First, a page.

Birthday Flowers

A heart-warming Birthday surprise for someone you truly care about!

Funeral Service

Funeral Service Flowers for a well-lived life is the most cherished. Be that open heart for that special someone in grief.

Sympathy

Create that sense of peace and tranquility in their life with a gentle token of deepest affections in this time of need.

Flowers

Select from variety of flower arrangements with bright flowers and vibrant blossoms! Same Day Delivery Available!

Roses

Classically beautiful and elegant, assortment of roses is a timeless and thoughtful gift!

Plants

Blooming and Green Plants.

Florists in Azusa, CA

Find local Azusa, California florists below that deliver beautiful flowers to residences, business, funeral homes and hospitals in Azusa and surrounding areas. Choose from roses, lilies, tulips, orchids, carnations and more from the variety of flower arrangements in a vase, container or basket. Place your flower delivery order online of call.

Azusa Flower Shops

Heavenly Flowers

5571 N Azusa Ave
Azusa, CA 91702
(626) 969-5454

Azusa CA News

Nov 28, 2018

Endangered Brodiaea plant produces ‘super bloom’ in hills above Glendora - The San Gabriel Valley Tribune

And they are flourishing at super-bloom status,” said Ann Croissant, a plant physiologist, botanist, professor emeritus from Azusa Pacific University and the founder and president of the Glendora Community Conservancy. Listed as endangered by the state of California and threatened under the federal Endangered Species Act, the shy plant that stopped a housing project in 1989 and sparked a community conservancy movement in this conservative town is now in the midst of the largest bloom in modern times. When the Conservancy began buying land to preserve plant and animal species in the hills above Glendora and Azusa, it purchased property known as the Colby Trail at the top of Loraine Avenue in eastern Glendora. On a meadow badly damaged by agricultural activity, botanists counted 900 plants in 1993. That grew to 6,900 plants in 2012 and about 8,500 today, Croissant estimates. “They are spectacular. It’s just incredible what’s going on even in the lower level of the Colby Trail,” she said. “This is the best bloom I’ve ever seen.” The debutantes of the bloom ball being celebrated in Southern California this spring don’t display a blanket-like palette like the state flower, the orange-hued California poppy, as seen in record numbers in Hemet, Lancaster and Chino Hills. Instead, the thread-leafed Brodiaea, as they are more commonly known, bunch in clusters of eight to 10, standing tall on thin, spindly, green stems, unfurling their star-like purple-striped flowers under the shade of an oak or amidst the shelter of the taller, beige-colored wild oat plants. On Thursday, Croissant walked the lower meadow, explaining how the unusual plant deposits its seeds, known as corm...

Jul 27, 2017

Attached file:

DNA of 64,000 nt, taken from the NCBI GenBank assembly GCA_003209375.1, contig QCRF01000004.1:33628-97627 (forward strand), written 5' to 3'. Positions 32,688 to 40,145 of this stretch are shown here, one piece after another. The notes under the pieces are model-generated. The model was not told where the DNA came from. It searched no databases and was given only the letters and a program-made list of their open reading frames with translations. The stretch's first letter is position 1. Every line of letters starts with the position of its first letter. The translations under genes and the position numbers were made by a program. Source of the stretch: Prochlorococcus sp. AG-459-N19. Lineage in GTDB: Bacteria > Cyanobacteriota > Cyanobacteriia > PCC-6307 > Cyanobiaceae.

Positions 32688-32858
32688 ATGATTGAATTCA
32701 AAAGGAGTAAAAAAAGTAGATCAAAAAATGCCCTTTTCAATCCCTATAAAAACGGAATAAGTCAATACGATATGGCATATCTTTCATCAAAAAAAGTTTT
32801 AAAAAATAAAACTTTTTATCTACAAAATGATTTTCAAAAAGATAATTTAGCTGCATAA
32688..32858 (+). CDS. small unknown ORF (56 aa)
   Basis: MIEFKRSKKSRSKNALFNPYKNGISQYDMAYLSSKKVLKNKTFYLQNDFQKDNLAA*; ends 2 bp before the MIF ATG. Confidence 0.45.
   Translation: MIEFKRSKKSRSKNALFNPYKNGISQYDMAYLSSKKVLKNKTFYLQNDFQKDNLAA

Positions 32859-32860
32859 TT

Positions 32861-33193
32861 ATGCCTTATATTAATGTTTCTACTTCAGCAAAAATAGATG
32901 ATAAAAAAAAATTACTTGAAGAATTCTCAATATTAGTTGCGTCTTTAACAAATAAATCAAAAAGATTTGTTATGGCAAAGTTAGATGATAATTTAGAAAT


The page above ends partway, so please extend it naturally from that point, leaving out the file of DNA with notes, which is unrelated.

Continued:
Endangered Brodiaea plant produces 'super bloom' in hills above ...

County where they exist. And they are flourishing at super-bloom status,” said Ann Croissant, a plant physiologist, botanist, professor emeritus from Azusa Pacific University and the founder and president of the Glendora Community Conservancy.Listed as endangered by the state of California and threatened under the federal Endangered Species Act, the shy plant that stopped a housing project in 1989 and sparked a community conservancy movement in this conservative town is now in the midst of the largest bloom in modern times. When the Conservancy began buying land to preserve plant and animal species in the hills above Glendora and Azusa, it purchased property known as the Colby Trail at the top of Loraine Avenue in eastern Glendora. On a meadow badly damaged by agricultural activity, botanists counted 900 plants in 1993. That grew to 6,900 plants in 2012 and about 8,500 today, Croissant estimates.“They are spectacular. It’s just incredible what’s going on even in the lower level of the Colby Trail,” she said. “This is the best bloom I’ve ever seen.”The debutantes of the bloom ball being celebrated in Southern California this spring don’t display a blanket-like palette like the state flower, the orange-hued California poppy, as seen in record numbers in Hemet, Lancaster and Chino Hills.Instead, the thread-leafed Brodiaea, as they are more commonly known, bunch in clusters of eight to 10, standing tall on thin, spindly, green stems, unfurling their star-like purple-striped flowers under the shade of an oak or amidst the shelter of the taller, beige-colored wild oat plants.AdvertisementOn Thursday, Croissant walked the lower meadow, explaining how the unusual plant deposits its seeds, known as corms, in the volcanic, clay s... (The San Gabriel Valley Tribune)

May 25, 2017

Endangered Brodiaea plant produces 'super bloom' in hills above Glendora